Time Travelers Never Die – Jack McDevitt

The lives we know are not forever. Live well. Enjoy what time is given you. It is a magnificent gift.

I haven’t been wowed by a book in a while, but I could not put this one down and finished it in one weekend. I also cannot remember when I last read a science fiction book, so thank God I stumbled upon this.

In Time Travelers Never Die, Adrian “Shel” Shelborne’s famous physicist father, Michael Shelborne, mysteriously disappears from his home. All the doors are locked, there is no sign of forced entry, and everyone, including his son, is baffled. After the disappearance, Shel receives a package from his father, with instructions to destroy the enclosed items. And what are these items? After some experimentation, Shel discovers them to be time machines (or converters, as his father called them). And so begins Shel (and his best friend Dave)’s search for his father through space and time.

The book had me at the prologue: we begin with Shel’s funeral as Dave mourns – but right after Dave goes home, Shel casually walks out into his living room. Dun dunnnnn.

Time travel has always fascinated me. This is probably because of Back to the Future, which is one of my favorite movies. But it isn’t because I want to do the time travelling myself. Or at least because I always thought of time travel within my own lifetime, and the thought of that brings up way too many questions I don’t want to contemplate – “What will I change? Where did it all go wrong?”, that sort of thing. So what I really want is to understand the principle behind it.

Which makes it funny why this book had such an impact on me. Because it doesn’t explain how Michael Shelborne was able to create his converters. Instead, the book takes the time travel part as a given, and focuses on how the characters use it.

It does introduce the “cardiac principle”, which is basically a time paradox and must be avoided at all costs because trying to fool time into creating something that cannot happen will make your own existence impossible. In short, you die. But other than that, we are treated to Shel and Dave’s travels through time and encounters with famous figures in history. They visit Selma, Alabama on the day of that historic march; meet Michaelangelo before he starts his great work and Churchill before he becomes Prime Minister; join a young Benjamin Franklin and his “Junto”; and see the Colossus of Rhodes. The description of Shel seeing the Colossus for the first time is particularly vivid, that even now I keep thinking I must have watched it in a movie. I have to remind myself that I read it in this book, because as a reader you can almost feel the atmosphere.  But the highlights for me are their visit to the great Library of Alexandria, and a pivotal meeting with Socrates on his last day on Earth.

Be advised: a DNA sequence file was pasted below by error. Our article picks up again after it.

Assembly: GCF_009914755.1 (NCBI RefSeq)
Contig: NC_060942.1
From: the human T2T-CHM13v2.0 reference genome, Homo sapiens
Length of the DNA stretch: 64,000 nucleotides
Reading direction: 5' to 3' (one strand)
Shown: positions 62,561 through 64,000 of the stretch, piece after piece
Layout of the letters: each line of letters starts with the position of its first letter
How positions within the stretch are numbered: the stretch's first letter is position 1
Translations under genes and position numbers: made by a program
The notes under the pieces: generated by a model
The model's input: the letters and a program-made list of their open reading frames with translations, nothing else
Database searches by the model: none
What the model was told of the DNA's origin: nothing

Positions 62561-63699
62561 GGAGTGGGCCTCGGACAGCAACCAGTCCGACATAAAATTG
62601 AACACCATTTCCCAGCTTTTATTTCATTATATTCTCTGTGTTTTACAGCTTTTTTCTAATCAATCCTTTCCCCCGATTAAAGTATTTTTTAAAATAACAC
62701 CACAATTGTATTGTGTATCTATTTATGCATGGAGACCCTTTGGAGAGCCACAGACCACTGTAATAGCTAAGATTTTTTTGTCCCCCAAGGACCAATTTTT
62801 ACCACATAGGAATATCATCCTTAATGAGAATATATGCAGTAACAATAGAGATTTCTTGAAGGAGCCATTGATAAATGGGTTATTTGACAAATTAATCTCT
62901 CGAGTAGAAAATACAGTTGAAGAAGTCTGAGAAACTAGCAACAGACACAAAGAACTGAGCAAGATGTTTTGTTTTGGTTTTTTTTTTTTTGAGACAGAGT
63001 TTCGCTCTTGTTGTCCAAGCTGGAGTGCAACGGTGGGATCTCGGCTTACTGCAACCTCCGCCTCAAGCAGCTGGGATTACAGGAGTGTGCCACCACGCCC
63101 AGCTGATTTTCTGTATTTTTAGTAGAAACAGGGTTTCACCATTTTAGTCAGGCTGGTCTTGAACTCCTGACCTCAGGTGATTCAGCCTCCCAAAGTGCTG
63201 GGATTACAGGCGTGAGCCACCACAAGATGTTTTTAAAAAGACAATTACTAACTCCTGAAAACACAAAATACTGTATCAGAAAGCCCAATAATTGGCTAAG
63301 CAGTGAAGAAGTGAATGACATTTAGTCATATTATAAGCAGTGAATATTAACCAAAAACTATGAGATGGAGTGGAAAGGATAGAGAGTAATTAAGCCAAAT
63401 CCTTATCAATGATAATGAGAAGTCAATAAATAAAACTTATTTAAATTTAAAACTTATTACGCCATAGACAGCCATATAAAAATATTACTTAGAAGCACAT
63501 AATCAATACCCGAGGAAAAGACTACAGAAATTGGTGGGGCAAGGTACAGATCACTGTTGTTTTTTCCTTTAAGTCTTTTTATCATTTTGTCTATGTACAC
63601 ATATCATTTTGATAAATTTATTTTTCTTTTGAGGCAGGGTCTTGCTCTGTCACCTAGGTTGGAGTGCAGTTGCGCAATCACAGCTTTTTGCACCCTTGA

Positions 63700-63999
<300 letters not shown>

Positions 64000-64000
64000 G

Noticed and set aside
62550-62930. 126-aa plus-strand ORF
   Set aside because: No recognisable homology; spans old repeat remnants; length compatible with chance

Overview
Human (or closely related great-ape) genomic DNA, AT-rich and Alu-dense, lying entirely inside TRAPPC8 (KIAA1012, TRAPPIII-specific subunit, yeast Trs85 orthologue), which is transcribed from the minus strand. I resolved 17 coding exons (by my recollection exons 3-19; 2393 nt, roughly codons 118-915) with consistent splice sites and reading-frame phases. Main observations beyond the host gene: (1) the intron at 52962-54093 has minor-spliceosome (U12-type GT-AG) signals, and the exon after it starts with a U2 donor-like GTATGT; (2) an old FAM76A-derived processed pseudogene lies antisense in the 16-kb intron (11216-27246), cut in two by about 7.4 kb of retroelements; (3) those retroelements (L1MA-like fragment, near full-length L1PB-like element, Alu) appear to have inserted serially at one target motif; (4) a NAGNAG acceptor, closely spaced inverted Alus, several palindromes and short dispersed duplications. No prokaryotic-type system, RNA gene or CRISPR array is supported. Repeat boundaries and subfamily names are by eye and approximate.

They meet the librarian Aristarchus, who sees through their pretense and is thus rewarded with the truth: it’s only to him that Shel and Dave admit that they are in fact, from the future. Perhaps it’s because Aristarchus is a custodian of the world’s knowledge that he accepts this revelation from an intellectual standpoint – he is amazed by the magic, but he also wants to know how the world fares in the future, and if the library survives. We know the sad answer to that, which makes Aristarchus one of the most sympathetic characters here.

Of course what keeps the story moving forward is the search for Shel’s father. It reads as a mystery thriller because of this, and the biggest reason I kept reading way past my bedtime. But the time travel device actually fades in the background, and it becomes more of a philosophical search about what your life really means, how you make an impact, and how you define what that means in your own life.

Definitely a recommended read.

Everything is forever.